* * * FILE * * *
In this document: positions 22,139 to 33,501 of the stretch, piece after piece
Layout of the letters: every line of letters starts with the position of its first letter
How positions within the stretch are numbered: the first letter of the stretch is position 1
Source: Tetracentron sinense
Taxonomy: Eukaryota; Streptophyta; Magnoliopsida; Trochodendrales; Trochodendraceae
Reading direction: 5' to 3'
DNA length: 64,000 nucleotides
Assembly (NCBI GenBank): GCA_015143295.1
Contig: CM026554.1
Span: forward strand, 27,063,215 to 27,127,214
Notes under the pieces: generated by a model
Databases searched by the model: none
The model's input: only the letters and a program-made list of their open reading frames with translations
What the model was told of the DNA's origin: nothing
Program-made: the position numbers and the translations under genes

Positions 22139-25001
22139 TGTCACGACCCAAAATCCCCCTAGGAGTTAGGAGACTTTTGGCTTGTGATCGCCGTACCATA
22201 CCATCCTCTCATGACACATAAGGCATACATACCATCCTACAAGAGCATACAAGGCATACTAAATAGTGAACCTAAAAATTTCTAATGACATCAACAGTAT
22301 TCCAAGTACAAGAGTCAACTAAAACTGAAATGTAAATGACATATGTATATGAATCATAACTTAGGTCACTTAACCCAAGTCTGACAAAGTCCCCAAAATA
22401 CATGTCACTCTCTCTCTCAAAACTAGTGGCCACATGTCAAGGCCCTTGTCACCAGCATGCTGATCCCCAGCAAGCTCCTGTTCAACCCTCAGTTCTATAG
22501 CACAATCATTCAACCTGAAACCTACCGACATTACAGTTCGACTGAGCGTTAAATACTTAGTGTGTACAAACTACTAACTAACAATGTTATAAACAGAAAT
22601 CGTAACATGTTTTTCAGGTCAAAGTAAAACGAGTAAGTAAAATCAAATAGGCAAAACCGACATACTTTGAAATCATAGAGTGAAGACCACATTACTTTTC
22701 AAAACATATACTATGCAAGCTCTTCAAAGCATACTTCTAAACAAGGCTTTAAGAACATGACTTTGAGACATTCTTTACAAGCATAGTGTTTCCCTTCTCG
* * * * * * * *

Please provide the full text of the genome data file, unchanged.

In this document: positions 22,139 to 33,501 of the stretch, piece after piece
Layout of the letters: every line of letters starts with the position of its first letter
How positions within the stretch are numbered: the first letter of the stretch is position 1
Source: Tetracentron sinense
Taxonomy: Eukaryota; Streptophyta; Magnoliopsida; Trochodendrales; Trochodendraceae
Reading direction: 5' to 3'
DNA length: 64,000 nucleotides
Assembly (NCBI GenBank): GCA_015143295.1
Contig: CM026554.1
Span: forward strand, 27,063,215 to 27,127,214
Notes under the pieces: generated by a model
Databases searched by the model: none
The model's input: only the letters and a program-made list of their open reading frames with translations
What the model was told of the DNA's origin: nothing
Program-made: the position numbers and the translations under genes

Positions 22139-25001
22139 TGTCACGACCCAAAATCCCCCTAGGAGTTAGGAGACTTTTGGCTTGTGATCGCCGTACCATA
22201 CCATCCTCTCATGACACATAAGGCATACATACCATCCTACAAGAGCATACAAGGCATACTAAATAGTGAACCTAAAAATTTCTAATGACATCAACAGTAT
22301 TCCAAGTACAAGAGTCAACTAAAACTGAAATGTAAATGACATATGTATATGAATCATAACTTAGGTCACTTAACCCAAGTCTGACAAAGTCCCCAAAATA
22401 CATGTCACTCTCTCTCTCAAAACTAGTGGCCACATGTCAAGGCCCTTGTCACCAGCATGCTGATCCCCAGCAAGCTCCTGTTCAACCCTCAGTTCTATAG
22501 CACAATCATTCAACCTGAAACCTACCGACATTACAGTTCGACTGAGCGTTAAATACTTAGTGTGTACAAACTACTAACTAACAATGTTATAAACAGAAAT
22601 CGTAACATGTTTTTCAGGTCAAAGTAAAACGAGTAAGTAAAATCAAATAGGCAAAACCGACATACTTTGAAATCATAGAGTGAAGACCACATTACTTTTC
22701 AAAACATATACTATGCAAGCTCTTCAAAGCATACTTCTAAACAAGGCTTTAAGAACATGACTTTGAGACATTCTTTACAAGCATAGTGTTTCCCTTCTCG